Generalization

From Conservapedia
Jump to: navigation, search

Generalization, such as generalizing from a sample to a population, is one type of inductive argument.[1]

Strong vs. Weak Generalization

Logicians sometimes describe inductive generalizations on a continuum from strong to weak:

  • A strong, or universal, generalization is one that is true of all members of a class, such as the statement "All humans are mammals."
  • A weak, or particular, generalization is one that is true of certain members of class.

Pyramid of General Principle

General principle
— fewer more general and abstract principles
The key elements
— common to both the original situation and the principle one wishes to apply
The specific situations
— variable; more numerous, specific, detailed and concrete applications;

General principles underlie the specific situations or arguments under investigation.

The levels of application of general principles are like pyramid with fewer more general and abstract principles near the top, and more numerous, specific, detailed and concrete applications of those general principles at the bottom.

In order to find general principle in the specific situation, one must identify the key elements which are common to both the original situation and the principle one wishes to apply. After identifying the key elements, one may move up a level in the pyramid and find the general principle applied in the original situation or argument under investigation. When one is examining two situations whether the same general principle is applied, one only needs to be concerned about the key elements, not the superficial resemblance — or lack of resemblance — between them.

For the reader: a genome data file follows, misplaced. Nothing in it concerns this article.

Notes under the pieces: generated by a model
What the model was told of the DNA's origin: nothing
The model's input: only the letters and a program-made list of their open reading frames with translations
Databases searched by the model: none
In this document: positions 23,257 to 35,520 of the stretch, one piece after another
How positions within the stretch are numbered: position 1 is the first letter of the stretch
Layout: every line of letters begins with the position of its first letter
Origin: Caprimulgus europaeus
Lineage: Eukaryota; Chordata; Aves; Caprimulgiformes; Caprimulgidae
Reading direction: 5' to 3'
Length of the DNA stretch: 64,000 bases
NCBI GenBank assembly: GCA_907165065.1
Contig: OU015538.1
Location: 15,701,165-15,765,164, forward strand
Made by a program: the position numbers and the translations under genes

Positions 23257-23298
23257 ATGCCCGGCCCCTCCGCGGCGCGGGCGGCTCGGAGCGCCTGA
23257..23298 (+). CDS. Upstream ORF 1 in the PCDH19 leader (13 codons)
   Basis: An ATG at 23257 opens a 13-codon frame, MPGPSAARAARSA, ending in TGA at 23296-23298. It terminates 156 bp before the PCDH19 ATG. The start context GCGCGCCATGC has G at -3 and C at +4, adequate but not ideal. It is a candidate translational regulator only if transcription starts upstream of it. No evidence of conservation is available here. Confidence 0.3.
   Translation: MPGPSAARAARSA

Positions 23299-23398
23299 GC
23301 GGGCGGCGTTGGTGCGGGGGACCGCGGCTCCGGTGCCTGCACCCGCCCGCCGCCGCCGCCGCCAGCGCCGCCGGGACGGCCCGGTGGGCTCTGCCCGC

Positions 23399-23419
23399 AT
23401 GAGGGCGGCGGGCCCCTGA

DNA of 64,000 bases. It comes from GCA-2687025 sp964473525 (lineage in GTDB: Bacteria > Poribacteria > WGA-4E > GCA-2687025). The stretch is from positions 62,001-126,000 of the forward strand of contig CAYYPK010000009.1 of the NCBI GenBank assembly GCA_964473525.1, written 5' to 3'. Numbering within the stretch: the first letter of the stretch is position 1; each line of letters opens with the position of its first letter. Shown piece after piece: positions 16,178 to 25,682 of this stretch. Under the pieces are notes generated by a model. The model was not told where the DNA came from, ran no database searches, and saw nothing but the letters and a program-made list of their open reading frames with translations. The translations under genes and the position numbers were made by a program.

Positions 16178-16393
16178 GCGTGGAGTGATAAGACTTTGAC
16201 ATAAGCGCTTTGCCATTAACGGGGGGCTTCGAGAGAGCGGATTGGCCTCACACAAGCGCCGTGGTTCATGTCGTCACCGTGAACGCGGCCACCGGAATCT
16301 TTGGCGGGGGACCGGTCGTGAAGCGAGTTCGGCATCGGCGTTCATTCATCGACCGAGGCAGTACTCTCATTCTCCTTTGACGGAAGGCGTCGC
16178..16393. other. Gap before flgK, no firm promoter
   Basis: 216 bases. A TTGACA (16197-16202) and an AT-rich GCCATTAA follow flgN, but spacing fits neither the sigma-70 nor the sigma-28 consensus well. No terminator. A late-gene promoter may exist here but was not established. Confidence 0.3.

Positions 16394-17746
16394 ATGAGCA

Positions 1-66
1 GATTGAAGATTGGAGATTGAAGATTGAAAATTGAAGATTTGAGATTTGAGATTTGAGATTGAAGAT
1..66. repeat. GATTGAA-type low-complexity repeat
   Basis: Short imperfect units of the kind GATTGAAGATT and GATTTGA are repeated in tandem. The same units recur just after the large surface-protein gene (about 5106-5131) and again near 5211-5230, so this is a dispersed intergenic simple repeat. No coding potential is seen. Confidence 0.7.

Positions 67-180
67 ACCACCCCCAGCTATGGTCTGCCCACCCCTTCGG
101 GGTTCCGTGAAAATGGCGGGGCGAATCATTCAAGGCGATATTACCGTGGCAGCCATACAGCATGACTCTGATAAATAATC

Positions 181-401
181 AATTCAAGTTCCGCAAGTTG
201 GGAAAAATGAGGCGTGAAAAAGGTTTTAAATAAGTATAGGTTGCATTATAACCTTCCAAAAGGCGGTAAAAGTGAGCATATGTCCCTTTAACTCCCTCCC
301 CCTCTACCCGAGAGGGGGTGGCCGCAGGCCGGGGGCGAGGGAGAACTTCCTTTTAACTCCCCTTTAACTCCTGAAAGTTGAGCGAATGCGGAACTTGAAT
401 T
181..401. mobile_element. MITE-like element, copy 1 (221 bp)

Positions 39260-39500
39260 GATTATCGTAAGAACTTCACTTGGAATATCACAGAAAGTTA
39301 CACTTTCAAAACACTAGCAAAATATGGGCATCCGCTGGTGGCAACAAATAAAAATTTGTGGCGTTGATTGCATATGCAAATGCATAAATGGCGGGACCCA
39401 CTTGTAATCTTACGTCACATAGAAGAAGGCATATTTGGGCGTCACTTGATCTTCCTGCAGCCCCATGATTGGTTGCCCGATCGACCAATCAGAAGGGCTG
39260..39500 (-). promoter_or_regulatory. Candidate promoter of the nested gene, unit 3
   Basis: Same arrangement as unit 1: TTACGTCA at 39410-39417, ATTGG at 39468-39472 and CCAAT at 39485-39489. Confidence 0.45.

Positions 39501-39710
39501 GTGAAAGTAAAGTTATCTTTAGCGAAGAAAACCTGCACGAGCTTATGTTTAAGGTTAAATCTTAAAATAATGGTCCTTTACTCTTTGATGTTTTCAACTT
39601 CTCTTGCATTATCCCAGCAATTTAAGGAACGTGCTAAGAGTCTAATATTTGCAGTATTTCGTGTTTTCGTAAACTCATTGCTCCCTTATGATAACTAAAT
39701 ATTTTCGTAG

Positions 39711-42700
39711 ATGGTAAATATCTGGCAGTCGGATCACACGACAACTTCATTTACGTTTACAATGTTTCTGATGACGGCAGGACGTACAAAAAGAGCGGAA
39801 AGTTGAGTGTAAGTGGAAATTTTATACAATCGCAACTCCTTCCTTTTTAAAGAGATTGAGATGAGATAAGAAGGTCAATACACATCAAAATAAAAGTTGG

The original situation and the conteporary situation are comparable only in the sense that they both contain key elements found in general principle. Beyond that, the two situations may be very different. The elements which are not key ones are variables which change from one situation to another. General principles behind the specific situation can be applied to a wide variety of circumstances. Most of the applications of some general principle are comparable, rather than identical, to the original situation.[2]

See also

References

  1. Henry A. Virkler (2005). "6", A Christian's Guide to Critical Thinking. Eugene, OR: Wipf and Stock Publishers, 180. ISBN 1-59752-661-4. 
  2. Jack Kuhatschek. "3.Undestanding the original situation", Applying the Bible. Zondervan Publishing House, 37+. ISBN 0-310-20838-6.